When you admit your loved one with bipolar disorder into treatment, you are given many papers to sign; among them being a confidentiality agreement.  This is to ensure that your loved one's records will remain confidential.

Confidentiality means that your loved one has to have their personal, medical, and psychiatric information kept private, and that it should only be available to their doctor (or the treating doctor/psychiatrist at the facility or hospital), other health care professionals, and insurance people if needed.

Patient confidentiality has been protected by Federal law beginning in 2003.

One of the papers you will have signed was about the HIPAA (Health Insurance Portability and Accountability) Act of 1996.  Even every medical doctor's office is having you sign this paper for medical care when you go to your appointment.

 

The HIPAA Act requires all professionals to protect the confidentiality of their patients.  By signing this paper, you are giving written consent for all release of any medical or health-related information.

 

Although you may not like having to do this, you pretty much can't get treated in any medical office, treatment facility, or hospital without signing it.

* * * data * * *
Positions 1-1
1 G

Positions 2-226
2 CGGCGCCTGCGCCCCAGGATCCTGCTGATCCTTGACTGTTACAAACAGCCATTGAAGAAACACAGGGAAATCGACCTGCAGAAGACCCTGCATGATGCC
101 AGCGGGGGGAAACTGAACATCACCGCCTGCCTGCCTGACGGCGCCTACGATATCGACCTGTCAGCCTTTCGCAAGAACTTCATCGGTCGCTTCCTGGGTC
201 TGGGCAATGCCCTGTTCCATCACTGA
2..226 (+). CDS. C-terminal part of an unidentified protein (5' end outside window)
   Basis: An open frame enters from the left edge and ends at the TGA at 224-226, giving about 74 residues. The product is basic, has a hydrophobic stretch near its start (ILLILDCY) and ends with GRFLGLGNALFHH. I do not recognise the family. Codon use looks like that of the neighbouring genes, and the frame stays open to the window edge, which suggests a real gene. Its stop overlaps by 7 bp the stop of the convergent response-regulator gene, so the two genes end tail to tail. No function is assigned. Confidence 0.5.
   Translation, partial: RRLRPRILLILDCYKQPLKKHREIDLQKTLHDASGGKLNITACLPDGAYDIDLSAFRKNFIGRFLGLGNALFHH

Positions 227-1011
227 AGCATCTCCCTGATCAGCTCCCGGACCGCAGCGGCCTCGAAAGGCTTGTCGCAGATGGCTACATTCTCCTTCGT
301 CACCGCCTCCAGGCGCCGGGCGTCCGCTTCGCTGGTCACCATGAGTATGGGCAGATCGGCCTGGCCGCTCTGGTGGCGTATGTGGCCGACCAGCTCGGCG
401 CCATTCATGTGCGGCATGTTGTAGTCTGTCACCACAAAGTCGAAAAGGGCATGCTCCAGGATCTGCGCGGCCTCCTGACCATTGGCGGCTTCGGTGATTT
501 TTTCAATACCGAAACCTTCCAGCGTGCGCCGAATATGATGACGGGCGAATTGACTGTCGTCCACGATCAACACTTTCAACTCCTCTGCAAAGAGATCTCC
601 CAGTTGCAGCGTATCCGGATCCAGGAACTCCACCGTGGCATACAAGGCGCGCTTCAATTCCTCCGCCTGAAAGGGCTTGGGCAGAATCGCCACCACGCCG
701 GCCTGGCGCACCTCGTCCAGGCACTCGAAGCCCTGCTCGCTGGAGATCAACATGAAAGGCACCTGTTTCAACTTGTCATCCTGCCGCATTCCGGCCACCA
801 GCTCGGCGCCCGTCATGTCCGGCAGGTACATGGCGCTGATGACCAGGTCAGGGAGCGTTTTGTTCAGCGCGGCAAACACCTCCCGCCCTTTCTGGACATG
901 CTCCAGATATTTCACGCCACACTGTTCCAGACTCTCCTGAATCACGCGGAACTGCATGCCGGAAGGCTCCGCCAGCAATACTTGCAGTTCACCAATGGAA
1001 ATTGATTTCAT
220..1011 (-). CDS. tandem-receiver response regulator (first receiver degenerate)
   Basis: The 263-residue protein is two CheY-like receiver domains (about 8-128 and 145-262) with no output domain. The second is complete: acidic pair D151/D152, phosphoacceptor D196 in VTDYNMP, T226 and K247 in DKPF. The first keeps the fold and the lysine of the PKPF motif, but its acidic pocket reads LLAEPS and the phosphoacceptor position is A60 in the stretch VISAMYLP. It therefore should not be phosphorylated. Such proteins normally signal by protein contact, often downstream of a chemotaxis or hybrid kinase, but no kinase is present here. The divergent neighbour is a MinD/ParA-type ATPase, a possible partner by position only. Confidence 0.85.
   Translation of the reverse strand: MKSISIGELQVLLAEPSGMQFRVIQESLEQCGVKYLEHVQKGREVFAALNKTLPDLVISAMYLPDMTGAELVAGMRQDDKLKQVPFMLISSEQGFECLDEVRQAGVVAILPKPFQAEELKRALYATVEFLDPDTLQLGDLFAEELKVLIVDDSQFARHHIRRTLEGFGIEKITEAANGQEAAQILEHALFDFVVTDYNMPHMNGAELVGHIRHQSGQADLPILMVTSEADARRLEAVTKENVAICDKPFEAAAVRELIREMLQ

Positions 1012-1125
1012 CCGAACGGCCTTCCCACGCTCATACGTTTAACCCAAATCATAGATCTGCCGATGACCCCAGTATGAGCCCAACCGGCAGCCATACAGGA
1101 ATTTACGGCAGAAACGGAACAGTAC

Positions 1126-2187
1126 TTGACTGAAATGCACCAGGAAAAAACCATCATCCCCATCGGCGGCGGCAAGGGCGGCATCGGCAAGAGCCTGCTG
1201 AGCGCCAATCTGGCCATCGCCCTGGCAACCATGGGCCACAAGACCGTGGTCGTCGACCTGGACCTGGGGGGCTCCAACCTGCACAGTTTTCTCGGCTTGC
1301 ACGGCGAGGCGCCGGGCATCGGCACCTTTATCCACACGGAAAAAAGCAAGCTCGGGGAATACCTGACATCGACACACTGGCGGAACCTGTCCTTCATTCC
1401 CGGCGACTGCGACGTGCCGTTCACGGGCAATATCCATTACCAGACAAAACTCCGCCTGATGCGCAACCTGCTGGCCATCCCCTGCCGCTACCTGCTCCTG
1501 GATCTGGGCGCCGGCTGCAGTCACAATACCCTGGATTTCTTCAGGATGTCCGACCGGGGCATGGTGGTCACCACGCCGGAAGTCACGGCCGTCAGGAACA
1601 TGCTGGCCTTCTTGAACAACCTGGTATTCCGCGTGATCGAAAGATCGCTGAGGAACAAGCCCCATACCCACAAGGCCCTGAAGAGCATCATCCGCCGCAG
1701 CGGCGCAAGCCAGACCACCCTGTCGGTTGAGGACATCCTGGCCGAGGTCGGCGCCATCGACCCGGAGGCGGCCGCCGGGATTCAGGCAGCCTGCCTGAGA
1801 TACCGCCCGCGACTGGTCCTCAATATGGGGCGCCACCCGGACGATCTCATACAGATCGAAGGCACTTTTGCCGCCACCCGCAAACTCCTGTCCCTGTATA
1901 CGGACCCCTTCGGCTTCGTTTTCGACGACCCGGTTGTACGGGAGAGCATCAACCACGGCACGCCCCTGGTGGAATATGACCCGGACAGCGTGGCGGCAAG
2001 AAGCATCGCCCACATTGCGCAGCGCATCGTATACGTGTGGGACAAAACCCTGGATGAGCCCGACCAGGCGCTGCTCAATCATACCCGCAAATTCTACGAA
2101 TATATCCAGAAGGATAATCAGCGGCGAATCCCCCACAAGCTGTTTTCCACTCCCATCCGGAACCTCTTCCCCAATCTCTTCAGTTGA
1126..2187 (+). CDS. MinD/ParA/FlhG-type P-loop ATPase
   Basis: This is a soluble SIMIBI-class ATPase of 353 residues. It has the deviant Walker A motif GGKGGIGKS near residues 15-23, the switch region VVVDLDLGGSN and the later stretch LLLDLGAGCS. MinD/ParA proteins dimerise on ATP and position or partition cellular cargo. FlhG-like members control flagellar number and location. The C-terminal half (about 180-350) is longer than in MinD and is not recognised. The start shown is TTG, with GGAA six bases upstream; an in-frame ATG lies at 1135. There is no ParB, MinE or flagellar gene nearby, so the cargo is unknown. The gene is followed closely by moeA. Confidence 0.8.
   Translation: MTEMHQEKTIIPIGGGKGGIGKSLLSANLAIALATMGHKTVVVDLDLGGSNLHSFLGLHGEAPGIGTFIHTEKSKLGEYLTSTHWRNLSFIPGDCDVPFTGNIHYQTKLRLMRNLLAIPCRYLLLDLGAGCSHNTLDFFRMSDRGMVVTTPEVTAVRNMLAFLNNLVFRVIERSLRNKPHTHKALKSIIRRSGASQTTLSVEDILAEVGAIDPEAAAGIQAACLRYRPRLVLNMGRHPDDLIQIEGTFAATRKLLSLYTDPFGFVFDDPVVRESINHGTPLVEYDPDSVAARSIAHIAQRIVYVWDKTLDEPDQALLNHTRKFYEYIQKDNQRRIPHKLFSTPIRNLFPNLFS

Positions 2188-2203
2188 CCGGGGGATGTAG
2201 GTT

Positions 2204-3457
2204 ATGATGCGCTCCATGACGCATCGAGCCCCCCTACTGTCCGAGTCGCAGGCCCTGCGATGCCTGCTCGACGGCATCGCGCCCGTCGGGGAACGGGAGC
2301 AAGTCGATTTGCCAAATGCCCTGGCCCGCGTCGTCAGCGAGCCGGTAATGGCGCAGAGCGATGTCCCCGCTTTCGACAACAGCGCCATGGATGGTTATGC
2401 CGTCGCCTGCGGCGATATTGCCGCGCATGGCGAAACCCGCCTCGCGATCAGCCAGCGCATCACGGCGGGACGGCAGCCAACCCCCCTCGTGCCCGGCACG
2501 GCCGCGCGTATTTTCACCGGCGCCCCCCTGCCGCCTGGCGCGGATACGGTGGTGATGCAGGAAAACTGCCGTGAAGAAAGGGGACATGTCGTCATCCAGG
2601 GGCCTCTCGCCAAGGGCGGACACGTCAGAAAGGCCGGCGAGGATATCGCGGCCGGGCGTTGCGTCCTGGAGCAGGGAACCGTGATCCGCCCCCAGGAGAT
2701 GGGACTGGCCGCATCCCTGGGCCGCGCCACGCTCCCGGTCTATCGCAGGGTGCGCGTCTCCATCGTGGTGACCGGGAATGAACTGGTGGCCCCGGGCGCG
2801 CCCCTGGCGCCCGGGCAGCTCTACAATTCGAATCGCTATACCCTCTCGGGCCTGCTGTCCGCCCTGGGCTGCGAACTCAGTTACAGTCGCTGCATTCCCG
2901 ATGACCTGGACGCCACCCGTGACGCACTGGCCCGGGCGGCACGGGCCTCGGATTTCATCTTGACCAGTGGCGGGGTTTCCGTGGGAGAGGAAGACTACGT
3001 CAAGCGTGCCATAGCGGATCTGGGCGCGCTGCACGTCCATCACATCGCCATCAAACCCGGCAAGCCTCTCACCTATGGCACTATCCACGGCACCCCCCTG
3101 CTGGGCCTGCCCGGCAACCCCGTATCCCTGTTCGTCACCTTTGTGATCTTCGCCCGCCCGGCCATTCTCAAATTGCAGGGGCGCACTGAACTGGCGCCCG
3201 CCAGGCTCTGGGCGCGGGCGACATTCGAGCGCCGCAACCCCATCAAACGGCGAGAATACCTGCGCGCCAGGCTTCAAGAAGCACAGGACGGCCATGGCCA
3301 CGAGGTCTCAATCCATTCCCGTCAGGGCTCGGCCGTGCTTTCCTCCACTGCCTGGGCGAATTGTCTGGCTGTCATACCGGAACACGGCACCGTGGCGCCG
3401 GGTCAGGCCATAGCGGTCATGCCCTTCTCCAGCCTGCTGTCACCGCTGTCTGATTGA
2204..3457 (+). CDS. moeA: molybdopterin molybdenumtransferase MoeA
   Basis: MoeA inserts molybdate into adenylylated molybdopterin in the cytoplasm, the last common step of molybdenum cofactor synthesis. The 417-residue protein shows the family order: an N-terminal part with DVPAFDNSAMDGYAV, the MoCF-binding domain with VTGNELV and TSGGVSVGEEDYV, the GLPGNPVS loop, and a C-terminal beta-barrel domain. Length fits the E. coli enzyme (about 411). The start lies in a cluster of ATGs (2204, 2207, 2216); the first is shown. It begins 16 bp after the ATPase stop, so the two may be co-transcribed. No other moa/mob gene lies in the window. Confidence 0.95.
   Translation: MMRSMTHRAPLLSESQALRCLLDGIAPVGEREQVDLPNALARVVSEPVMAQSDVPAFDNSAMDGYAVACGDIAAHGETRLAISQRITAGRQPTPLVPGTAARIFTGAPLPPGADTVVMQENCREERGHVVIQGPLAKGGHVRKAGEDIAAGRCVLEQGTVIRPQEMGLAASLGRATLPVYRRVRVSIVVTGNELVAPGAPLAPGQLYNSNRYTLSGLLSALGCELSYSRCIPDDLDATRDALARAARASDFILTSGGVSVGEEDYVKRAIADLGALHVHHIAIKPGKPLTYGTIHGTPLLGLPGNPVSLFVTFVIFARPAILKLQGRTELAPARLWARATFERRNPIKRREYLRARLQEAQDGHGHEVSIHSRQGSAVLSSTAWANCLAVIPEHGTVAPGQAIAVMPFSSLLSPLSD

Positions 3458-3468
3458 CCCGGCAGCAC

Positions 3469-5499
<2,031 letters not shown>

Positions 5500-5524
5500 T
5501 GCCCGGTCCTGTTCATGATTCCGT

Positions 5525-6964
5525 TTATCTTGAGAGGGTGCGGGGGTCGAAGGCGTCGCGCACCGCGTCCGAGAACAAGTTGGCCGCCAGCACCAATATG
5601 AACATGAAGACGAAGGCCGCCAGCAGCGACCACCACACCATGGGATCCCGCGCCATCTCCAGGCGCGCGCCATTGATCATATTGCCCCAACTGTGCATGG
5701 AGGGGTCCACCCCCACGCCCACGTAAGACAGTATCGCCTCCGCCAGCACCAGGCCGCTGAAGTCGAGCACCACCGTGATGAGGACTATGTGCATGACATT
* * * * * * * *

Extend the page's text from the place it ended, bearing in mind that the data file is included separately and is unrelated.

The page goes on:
However, employees at all levels are expected to respect your loved one's rights to confidentiality and, in your loved one's case, since you are simply signing the paper for them to get treatment for their bipolar disorder, there is a very good chance that their confidentiality will be respected.

 

Policies like the HIPAA Act have been in place for quite awhile.  The Joint Commission on Accreditation of Healthcare Organizations (JCAHO) made this a requirement in order for hospitals to maintain their accreditation.

 

All releases such as the HIPAA form must identify the following:

 

·         The types of information that can be released

·         The people or groups that have been permitted access to the information

·         The length of time for which the release is valid